Sunday, September 09, 2012

The Ten Commandments of the Internet

Don't be stupid.  This it the first, and greatest, commandment.  In no particular order (I haven't categorized them into tables of the law, or anything), here's a brief guide on how not to be stupid on the internet.

1. Thou shalt not trust anyone who doesn't link to their source.

Linking is quick.  Linking is easy.  Even copying and pasting a URL is permissible.  Anyone who can't manage that on at least a somewhat routine basis is either hiding something or out-of-touch--neither of which make for a good reference.

LIMITED EXCEPTION: Dead-tree media, which publish both print and online versions, will often not provide the URLs.  They need to grow up.

2. Thou shalt know the difference between primary, secondary, and tertiary sources, and when each one is appropriate.

With very limited, specialized exceptions, journalists don't know what they're talking about--particularly in the hard sciences or the harder (political science/economics) social sciences are involved.  As such, the awesome article you just read is probably misleading, and you have to check the original to be sure (which is another reason linking is important).  By contrast, Wikipedia, that paragon of tertiary sources, is a super means of finding the original sources.  Though you wouldn't cite Wikipedia directly, you can find the original sources more easily that way.  And if all the sources of the article point back to a single individual, you can be pretty sure someone's just making it up.

3. Thou shalt not dismiss blogs out of hand.

Why would you cite Brad Delong in a book, but not on his blog?  In a world of self-publishing, does hitting "print" make his ideas any more valid?  No one would fault you for citing a leading expert, so why restrict yourself to a single medium?

4. Thou shalt not trust anyone who does not show their work.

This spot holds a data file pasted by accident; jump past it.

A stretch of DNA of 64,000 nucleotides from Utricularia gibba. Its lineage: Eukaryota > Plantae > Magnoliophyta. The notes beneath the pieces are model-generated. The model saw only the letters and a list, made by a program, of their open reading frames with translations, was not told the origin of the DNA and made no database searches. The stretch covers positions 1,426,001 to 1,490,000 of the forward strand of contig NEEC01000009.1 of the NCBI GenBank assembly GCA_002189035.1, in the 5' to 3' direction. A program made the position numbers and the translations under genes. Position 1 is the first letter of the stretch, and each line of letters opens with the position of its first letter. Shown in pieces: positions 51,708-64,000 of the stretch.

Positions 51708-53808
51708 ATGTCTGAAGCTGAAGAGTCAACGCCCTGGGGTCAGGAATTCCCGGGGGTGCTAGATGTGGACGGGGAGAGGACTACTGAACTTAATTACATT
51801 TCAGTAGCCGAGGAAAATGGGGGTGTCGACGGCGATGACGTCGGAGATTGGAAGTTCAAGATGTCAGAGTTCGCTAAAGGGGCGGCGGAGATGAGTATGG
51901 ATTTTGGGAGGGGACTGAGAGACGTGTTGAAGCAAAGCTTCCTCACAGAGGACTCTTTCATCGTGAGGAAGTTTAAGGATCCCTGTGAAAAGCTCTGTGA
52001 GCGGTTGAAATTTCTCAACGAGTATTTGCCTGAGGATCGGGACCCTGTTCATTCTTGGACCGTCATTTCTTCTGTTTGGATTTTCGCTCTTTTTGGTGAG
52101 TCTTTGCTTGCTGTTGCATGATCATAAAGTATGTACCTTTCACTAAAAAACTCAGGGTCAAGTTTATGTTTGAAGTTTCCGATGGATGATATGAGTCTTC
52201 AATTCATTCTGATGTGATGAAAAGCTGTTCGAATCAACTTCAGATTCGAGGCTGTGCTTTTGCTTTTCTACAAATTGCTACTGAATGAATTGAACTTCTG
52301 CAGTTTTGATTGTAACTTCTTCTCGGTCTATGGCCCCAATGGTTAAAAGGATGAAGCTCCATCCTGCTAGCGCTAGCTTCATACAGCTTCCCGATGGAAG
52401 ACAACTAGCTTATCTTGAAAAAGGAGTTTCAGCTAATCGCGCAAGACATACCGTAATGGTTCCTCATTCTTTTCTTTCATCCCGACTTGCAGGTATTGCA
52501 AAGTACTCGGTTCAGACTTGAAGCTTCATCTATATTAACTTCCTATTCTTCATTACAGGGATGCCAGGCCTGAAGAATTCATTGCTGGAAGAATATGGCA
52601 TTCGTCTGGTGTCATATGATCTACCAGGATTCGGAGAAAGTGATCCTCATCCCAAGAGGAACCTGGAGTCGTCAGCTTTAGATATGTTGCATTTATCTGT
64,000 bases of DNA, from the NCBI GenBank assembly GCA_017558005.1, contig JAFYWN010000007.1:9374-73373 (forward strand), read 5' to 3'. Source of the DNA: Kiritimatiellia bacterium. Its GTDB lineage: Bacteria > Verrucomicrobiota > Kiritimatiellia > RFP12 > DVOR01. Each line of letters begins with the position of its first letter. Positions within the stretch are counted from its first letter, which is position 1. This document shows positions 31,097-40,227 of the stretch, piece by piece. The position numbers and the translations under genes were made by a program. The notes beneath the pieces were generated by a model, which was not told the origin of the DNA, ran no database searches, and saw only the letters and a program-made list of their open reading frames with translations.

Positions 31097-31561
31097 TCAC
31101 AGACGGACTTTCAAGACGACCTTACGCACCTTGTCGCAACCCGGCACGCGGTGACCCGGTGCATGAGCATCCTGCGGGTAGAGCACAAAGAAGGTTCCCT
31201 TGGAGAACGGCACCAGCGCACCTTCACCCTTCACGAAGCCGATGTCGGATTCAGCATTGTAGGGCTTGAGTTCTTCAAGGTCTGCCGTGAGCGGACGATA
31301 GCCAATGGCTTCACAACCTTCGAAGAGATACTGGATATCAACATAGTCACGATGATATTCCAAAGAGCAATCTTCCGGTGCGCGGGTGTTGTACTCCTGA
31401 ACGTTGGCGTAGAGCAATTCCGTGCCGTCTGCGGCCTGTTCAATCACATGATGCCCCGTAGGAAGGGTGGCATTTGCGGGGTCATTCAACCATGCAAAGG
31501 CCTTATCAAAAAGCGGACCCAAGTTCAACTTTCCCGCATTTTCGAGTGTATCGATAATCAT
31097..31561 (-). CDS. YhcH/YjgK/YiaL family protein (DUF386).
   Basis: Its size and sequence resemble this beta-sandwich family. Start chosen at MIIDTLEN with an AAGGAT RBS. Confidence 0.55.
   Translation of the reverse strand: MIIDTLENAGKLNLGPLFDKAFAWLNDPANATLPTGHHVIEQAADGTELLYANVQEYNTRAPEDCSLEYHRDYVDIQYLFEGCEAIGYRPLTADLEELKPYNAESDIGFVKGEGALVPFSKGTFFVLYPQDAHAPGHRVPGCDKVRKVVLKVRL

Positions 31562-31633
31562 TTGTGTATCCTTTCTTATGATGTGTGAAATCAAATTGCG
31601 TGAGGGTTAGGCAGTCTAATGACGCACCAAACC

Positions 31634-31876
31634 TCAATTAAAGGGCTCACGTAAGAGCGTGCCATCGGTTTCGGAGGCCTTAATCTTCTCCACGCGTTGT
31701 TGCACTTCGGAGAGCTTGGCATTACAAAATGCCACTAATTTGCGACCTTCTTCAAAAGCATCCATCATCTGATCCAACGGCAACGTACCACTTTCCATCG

This doesn't mean that they should bore you by putting ever equation in the document, but you should be able to review it.  As in #1, any fool can put a pdf of his research results online.

5. Thou shalt consider the motivations of the author.

People write things for a reason.  It could be their interest, their profession, their personal vendetta, or just to get a paycheck.  Let this inform your trust.

6. Thou shalt remember that the burden of proof falls on the reformer.

Anecdotes do not equal statistically valid, double-blind, repeated studies.  If you want me to believe that smartphones cause leprosy, YOU conduct the study.

Also, the absence of evidence indicates nothing other than no one has bothered studying it yet, which is often because it's stupid.  If your proof depends on some massive conspiracy to cover something up, you've just proven that there is no massive conspiracy, or they would have surely come for you.

7. Thou shalt read the comments.

You don't know everything.  The original argument is often destroyed in the comments, through a weakness you didn't even recognize.  Alternatively, the original argument can be strengthened or expanded in the comments.  You never know until you read.

8. Thou shalt not trust anyone who doesn't allow comments.

Obviously, as in #1 and #4, it's easy.  People who don't, don't want public scrutiny.

LIMITED EXCEPTION: Anyone advocating/associated with a socially conservative viewpoint will not have comments turned on due to the abusive nature of the Internet.

9. Thou shalt demand a higher level of proof from sources whose views support thine and, and seek sources whose views differ from thine own.

You know what you think.  You know what you believe.  You're less likely to spot weak arguments, because you've subconsciously filled in the blanks.  You may think it's obvious, but it's not.

10. Thou shalt recognize verbal hedges, that thou mayest not cite headlines or executive summaries.

The purpose of a headline is to get attention.  Consequently, they often remove many of the qualifying words, such as "may," and "might."  That can change the meaning entirely.  If a quote is too good to be true, check the original--it's usually not as exciting as it seems.

And a bonus, 11th commandment:

11. Thou shalt not be a skeptic, cynic, or troll.

Because aren't there enough of those already?


Blogger Noumenon said...

Rule 7 wouldn't work right without the skeptics, cynics, and trolls, but this is good and I bet I find the opportunity to link people to it sometimes.

1:51 PM  

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